Cardiovascular Disease Risk Factors: New Areas for Research
Report of a WHO Scientific Group
Technical Report Series, No 841
World Health Organization
ISBN-13    9789241208413 ISBN-10    9241208414
Order Number    11000841 Format    E-book collection (PDF)
Price    CHF    10.00 / US$    12.00 Developing countries:    CHF    7.00
English     1994        59   pages
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Summary
Identifies and assesses specific research areas where further investigation promises to yield better knowledge about the risk factors for cardiovascular disease and the most effective strategies for prevention. Addressed to scientists and research administrators, the report concentrates on new strategies for studying a number of established or suspected risks in order to clarify their significance as predictors of disease or factors causally linked to pathogenic mechanisms. The "classical" risk factors, such as high serum cholesterol levels, hypertension, and smoking, are not considered.
The report identifies ten promising new areas for further study. For each, a review of the scientific background is followed by a discussion of implications for prevention and control and precise recommendations for further research. These areas include nutritional factors, such as plant foods and antioxidants, and metabolic factors, including the possible roles of newly identified lipoprotein phenotypes, insulin resistance, and high levels of plasma homocysteine. Haemostatic factors are also considered, with particular attention given to the roles of fibrinogen, coagulation factor VII, platelet number, and fibrinolytic modulators. Other areas include the possible protective roles of alcohol, and especially of wine, and of physical activity.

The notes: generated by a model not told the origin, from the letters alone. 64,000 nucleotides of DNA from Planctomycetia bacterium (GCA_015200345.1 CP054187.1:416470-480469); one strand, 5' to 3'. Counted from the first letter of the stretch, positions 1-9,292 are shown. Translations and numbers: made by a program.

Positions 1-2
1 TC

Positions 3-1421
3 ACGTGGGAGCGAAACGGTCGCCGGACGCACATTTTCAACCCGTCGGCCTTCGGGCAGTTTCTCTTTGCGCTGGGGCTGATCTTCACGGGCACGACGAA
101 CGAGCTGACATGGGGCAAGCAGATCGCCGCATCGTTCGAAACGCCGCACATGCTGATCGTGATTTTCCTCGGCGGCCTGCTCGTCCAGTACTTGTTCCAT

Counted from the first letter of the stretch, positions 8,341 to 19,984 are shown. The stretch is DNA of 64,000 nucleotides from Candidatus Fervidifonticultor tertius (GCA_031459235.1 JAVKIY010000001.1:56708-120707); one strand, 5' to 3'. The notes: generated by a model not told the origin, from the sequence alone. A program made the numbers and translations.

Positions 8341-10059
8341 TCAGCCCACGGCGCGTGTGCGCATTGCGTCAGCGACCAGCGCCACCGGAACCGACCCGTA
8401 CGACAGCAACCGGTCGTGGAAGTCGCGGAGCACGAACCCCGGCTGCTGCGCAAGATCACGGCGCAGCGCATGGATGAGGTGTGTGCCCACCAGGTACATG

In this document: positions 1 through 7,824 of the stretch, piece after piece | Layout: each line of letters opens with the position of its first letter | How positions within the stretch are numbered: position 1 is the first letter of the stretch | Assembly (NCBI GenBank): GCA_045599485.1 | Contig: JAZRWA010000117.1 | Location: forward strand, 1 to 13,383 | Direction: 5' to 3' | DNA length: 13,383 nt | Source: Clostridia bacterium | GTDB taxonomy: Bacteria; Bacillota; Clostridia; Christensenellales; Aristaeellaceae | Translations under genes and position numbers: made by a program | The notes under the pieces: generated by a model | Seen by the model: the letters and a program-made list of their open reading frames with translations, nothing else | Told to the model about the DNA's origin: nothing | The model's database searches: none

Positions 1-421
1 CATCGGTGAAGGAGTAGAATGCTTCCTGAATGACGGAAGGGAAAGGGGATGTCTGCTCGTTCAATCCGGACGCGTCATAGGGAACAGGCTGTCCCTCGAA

Special attention is given to the need to study how hormone replacement therapy affects cardiovascular disease in women and to balance its potential benefits against the possible risks of endometrial and breast cancer. Other areas covered include the roles of genetic factors and of social, cultural and psychosocial factors that might explain the marked differences in mortality observed in different groups both within and between countries.